This is the so-called ‘stick and carrot’ philosophy of management. If this theory were valid, managers will have to constantly police their staff, which they cannot trust and who will refuse to cooperate. In such an oppressive and frustrating atmosphere, both for the manager and the managed, there is no possibility of any achievement or any creative work. Theory ‘Y’ – Douglas McGregor * This is in sharp contrast to theory ‘X’. McGregor believed that people want to learn and that work is their natural activity to the extent that they self-discipline and self-development.

They see their reward not so much in cash payments as in the freedom to do difficult and challenging work by them-selves. The manager’s job is to ‘dovetail’ the human wish for self-development into the organisations need for maximum productive efficiency. The basic objectives of both are therefore met and with imagination and sincerity, the enormous potential can be tapped. Theory ‘Z’ – Abraham Maslow * This is a refreshing change from theory X of Freud, by a fellow psychologist, Abraham Maslow. Maslow totally rejects the dark and dingy Freudian basement and takes us out into the fresh, open, sunny and cheerful atmosphere.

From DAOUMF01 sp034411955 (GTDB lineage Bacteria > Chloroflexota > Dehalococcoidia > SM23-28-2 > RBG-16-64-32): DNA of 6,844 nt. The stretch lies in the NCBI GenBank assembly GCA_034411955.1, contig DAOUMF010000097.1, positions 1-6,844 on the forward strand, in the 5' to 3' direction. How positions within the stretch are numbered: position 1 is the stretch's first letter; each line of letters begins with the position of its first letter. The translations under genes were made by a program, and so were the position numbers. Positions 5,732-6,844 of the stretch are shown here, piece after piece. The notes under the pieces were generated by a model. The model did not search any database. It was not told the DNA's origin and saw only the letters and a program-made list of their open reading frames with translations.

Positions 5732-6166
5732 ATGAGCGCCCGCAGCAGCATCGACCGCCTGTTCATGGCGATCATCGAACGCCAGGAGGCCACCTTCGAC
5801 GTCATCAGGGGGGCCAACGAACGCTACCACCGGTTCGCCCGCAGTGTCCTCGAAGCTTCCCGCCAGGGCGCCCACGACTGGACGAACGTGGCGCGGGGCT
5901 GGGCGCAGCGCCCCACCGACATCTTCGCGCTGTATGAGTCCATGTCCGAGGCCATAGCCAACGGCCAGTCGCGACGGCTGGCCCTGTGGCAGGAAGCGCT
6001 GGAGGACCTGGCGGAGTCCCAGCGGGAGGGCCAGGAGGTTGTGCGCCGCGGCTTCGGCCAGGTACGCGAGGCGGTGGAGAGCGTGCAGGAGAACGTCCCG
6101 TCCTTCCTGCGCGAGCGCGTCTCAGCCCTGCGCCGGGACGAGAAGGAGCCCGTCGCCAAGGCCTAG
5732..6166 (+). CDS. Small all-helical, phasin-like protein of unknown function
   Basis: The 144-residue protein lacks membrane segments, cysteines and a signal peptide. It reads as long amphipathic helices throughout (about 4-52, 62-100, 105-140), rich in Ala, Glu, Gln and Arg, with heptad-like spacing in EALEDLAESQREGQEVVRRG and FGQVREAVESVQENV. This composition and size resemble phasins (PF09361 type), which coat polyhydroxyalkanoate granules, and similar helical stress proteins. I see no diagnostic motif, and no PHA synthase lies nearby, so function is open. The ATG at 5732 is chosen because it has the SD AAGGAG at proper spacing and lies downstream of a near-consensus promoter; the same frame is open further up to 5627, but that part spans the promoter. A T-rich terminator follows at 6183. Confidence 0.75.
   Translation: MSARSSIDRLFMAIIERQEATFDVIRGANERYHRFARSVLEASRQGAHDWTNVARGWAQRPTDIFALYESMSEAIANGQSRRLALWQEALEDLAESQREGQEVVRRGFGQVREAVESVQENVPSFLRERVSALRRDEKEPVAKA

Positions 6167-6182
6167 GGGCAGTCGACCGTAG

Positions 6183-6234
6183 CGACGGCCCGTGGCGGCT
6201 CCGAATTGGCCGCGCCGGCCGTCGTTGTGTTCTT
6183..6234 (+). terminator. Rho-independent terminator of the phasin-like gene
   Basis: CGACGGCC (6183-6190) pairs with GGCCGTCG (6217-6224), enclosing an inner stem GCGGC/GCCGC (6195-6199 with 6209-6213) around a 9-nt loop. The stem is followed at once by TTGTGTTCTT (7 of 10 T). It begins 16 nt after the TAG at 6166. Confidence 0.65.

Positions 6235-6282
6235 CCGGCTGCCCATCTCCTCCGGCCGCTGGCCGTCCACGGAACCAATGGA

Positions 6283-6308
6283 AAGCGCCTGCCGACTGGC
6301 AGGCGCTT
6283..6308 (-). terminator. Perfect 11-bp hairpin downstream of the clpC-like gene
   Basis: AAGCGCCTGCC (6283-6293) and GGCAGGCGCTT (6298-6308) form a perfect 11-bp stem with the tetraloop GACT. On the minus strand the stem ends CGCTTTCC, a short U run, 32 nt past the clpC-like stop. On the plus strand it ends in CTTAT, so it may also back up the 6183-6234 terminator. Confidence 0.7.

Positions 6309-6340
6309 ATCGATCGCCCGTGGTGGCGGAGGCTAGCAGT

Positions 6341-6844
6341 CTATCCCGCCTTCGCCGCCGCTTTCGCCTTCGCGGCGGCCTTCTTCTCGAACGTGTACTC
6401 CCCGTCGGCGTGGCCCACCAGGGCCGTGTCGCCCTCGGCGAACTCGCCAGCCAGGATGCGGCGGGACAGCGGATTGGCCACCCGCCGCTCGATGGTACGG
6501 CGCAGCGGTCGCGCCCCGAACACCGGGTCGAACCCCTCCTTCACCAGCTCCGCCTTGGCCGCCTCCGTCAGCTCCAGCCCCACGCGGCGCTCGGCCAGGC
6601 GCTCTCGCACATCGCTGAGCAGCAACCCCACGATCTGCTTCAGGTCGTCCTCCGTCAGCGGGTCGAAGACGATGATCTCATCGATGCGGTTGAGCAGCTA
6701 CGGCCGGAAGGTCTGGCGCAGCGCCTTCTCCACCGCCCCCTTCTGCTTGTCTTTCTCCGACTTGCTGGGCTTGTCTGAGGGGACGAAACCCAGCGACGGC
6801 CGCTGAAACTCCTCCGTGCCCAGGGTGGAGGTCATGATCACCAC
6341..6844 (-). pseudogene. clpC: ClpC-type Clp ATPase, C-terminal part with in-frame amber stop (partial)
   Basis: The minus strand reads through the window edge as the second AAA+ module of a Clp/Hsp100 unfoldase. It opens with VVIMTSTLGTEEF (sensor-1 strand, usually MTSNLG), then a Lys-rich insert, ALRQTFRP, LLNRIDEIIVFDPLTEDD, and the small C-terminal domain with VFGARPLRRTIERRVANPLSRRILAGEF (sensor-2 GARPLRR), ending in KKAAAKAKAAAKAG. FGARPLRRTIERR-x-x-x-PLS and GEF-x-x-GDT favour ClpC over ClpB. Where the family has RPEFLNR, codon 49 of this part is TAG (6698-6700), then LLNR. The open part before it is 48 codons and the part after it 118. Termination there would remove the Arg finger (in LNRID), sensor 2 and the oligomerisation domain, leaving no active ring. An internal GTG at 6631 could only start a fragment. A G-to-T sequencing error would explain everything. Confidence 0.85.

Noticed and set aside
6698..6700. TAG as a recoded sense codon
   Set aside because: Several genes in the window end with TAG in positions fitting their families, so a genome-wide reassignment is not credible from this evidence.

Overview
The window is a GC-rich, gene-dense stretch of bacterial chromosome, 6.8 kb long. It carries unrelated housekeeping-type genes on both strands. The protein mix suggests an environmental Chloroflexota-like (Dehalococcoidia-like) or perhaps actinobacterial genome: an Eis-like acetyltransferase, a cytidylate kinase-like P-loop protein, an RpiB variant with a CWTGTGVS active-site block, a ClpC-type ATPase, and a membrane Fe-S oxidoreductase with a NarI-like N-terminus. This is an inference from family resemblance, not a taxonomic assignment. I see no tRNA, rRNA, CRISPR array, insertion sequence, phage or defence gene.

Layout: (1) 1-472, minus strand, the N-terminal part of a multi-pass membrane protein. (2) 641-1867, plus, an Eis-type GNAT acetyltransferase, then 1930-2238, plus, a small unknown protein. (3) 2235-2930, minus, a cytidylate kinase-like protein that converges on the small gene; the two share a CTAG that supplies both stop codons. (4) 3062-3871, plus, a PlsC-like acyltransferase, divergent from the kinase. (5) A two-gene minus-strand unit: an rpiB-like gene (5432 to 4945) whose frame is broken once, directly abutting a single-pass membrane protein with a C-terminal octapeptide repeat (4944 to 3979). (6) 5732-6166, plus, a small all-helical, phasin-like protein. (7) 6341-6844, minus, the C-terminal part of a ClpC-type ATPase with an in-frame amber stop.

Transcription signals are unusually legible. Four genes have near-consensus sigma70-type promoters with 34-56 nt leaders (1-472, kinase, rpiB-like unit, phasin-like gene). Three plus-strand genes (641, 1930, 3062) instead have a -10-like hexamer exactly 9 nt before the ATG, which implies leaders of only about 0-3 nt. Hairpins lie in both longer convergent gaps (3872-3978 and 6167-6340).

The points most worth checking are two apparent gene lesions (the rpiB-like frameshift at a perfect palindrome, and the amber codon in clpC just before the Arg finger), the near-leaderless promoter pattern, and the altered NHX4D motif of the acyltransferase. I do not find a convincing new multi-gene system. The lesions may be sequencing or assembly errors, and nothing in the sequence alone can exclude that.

Maslow’s central theme revolves around the meaning and significance of human work and seems to epitomize that work banishes the three great evils of boredom, vice and poverty. A man’s personality is the sum total of his works and that only his works survive a man at death. This is perhaps the essence of Maslow’s hierarchy of needs theory, as it is more commonly known. The basic human needs, according to Maslow are physiological needs (Lowest), safety needs, love needs, esteem needs and self-actualization needs (Highest). TABLE 1| Maslow’s Hierarchy of Human Needs|

Higher Level Needs| To Satisfy, Offer:| Self-actualization needs| Creative and challenging work| | | | | Esteem needs| Responsibility of an important job, promotion to higher status job, praise and recognition| Lower Level Needs| To Satisfy, Offer:| Social needs| Friendly co-workers, interaction with customers, pleasant supervisor| Safety needs| Safe working conditions, job security, base compensation and benefits| Physiological needs| Rest and refreshment breaks, physical comfort on the job, reasonable work hours| 3. 3